Instructables user Amandaghassaei has posted a HOWTO for making a 3D printed record that plays on a regular turntable. Her method converts any digital audio file to grooves ready to print. It's a bit fuzzy, but still rather exciting! I'm waiting for the way when taking a snapshot of a vinyl disc can be the first step toward deriving its audio content, converting that back to a shapefile, and printing out a high-fidelity duplicate.
In this Instructable, I'll demonstrate how I developed a workflow that can convert any audio file, of virtually any format, into a 3D model of a record. This is far too complex a task to perform with traditional drafting-style CAD techniques, so I wrote an program to do this conversion automatically. It works by importing raw audio data, performing some calculations to generate the geometry of a record, and eventually exporting this geometry straight to the STL file format (used by all 3D printers). Most of the heavy lifting is done by Processing, an open source environment that's often used for coding interactive graphics applications. To get Processing to export to STL, I used the ModelBuilder Library written by Marius Watz (if you are into Arduino/Processing and 3D printing I highly recommend checking this out, it works great).
I've uploaded some of my complete record models to the 123D gallery as well as the Pirate Bay. Check Step 6 for a complete listing of what's there and what I plan on posting. Alternatively, you can go to Step 7 to download my code and learn how to make your own printable records from any audio file you like.
3D Printed Record
McMansion Hell is a hilarious blog where Johns Hopkins Peabody Institute graduate student Kate Wagner posts scorching critiques of the architecture of McMansions — but this week, Wagner announced that she had shut down her blog after spurious legal threats from Zillow, which admits that it doesn’t even hold the copyrights to the images it […]
The Flux chair is a $130, 12lb “origami-style” polypropylene lounge chair designed by Douwe Jacobs; it sets up in minutes and is stable and lovely (there’s also a $65 kids’ version and a whole range of furnishings including a bar, coffee table, countertop, end-table, etc). (via Yanko Design)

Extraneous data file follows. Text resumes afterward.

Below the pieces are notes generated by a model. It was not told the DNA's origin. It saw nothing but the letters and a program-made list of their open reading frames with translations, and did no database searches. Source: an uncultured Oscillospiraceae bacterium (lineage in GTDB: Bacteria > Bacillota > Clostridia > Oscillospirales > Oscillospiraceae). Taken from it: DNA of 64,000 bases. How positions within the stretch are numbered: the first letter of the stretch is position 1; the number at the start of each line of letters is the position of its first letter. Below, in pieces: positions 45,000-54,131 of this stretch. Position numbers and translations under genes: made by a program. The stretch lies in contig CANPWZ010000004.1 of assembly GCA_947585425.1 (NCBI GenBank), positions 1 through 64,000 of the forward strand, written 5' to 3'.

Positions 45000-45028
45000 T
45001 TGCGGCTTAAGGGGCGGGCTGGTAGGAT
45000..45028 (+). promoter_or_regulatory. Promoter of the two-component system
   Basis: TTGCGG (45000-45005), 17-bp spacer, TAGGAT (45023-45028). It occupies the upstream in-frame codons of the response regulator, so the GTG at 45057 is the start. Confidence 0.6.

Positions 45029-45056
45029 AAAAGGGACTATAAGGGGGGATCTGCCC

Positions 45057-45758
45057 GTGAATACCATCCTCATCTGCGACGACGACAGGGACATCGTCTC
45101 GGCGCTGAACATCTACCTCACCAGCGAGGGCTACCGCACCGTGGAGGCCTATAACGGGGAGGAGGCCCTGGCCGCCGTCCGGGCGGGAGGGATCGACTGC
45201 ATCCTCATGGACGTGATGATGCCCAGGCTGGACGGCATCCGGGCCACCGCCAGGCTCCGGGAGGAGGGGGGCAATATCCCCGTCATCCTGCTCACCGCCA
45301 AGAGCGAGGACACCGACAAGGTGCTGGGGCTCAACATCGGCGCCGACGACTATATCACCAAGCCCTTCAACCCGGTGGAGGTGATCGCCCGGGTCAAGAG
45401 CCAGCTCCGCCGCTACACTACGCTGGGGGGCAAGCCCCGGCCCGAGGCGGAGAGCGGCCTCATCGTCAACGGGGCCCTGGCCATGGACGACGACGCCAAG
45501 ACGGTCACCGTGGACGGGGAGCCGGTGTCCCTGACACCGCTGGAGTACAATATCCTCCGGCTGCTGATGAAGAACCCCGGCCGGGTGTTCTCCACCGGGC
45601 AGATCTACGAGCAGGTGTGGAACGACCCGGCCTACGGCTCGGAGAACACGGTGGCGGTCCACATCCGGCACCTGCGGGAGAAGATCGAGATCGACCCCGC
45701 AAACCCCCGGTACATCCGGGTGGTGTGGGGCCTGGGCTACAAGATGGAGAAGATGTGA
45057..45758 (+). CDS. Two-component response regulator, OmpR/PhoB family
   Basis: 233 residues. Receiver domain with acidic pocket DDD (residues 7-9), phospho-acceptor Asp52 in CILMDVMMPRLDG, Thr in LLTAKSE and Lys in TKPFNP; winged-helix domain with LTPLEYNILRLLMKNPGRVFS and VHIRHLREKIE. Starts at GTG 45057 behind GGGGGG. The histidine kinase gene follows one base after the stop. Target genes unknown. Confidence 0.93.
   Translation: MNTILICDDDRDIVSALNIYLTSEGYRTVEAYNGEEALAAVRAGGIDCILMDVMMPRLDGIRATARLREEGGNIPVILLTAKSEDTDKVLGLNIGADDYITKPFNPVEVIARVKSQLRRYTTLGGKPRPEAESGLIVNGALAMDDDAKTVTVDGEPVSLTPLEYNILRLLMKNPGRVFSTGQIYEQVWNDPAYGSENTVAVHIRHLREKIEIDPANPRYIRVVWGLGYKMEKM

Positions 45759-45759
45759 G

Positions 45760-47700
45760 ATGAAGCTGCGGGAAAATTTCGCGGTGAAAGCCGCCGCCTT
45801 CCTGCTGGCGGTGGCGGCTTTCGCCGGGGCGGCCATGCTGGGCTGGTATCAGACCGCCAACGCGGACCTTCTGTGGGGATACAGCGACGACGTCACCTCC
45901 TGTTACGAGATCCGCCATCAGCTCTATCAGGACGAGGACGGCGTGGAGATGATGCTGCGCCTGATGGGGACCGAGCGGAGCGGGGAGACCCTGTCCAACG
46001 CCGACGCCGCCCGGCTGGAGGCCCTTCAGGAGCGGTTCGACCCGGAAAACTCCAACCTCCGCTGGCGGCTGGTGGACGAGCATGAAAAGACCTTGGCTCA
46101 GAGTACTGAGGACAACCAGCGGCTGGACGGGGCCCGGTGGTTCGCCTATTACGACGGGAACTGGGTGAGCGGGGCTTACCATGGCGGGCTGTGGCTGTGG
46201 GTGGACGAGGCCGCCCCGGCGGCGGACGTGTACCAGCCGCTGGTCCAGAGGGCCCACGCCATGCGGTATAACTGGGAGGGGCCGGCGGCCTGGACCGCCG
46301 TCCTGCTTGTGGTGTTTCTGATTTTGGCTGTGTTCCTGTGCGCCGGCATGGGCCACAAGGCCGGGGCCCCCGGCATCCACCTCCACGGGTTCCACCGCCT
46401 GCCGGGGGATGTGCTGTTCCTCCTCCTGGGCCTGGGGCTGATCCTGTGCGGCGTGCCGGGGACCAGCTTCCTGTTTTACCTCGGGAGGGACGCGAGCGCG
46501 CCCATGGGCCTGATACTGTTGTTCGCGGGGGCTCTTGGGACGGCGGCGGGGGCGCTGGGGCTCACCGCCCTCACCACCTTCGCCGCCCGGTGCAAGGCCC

The first time Merle Rasmussen played Dungeons & Dragons, he thought it was a Halloween game.
“It was October 1975, and I was an 18-year-old freshman at Iowa State University. My roommate got this game filled with skeletons and undead monsters. I had no idea.” The role-playing bug had bitten him, but fantasy wasn’t his genre. So that same year, he started writing a game set in a modern world, the spy game that would become Top Secret.
Despite the upfront cost, electric toothbrushes are much better at removing plaque than those freebies from the dentist’s office. For those who struggle to fill the American Dental Association’s recommended two minutes of brushing time, or anyone with limited dexterity, a sonic toothbrush can give your oral care routine a boost.To keep your chops healthy […]
Learning a new language will give your resume an upgrade, sure, but it will also provide a huge cognitive boost for mental tasks outside of translation and conversation. Bilingual brains have been shown to be better at handling multiple concurrent tasks, and gaining fluency in a new tongue is an amazing way to improve memory, […]
If you struggle to get a good night’s rest, consider replacing your pillows before dropping hundreds on a new mattress. You can give your tired neck a break with a 2-pack of memory foam pillows, available now in the Boing Boing Store.Each of these pillows is stuffed with cooling polyurethane foam that molds to your […]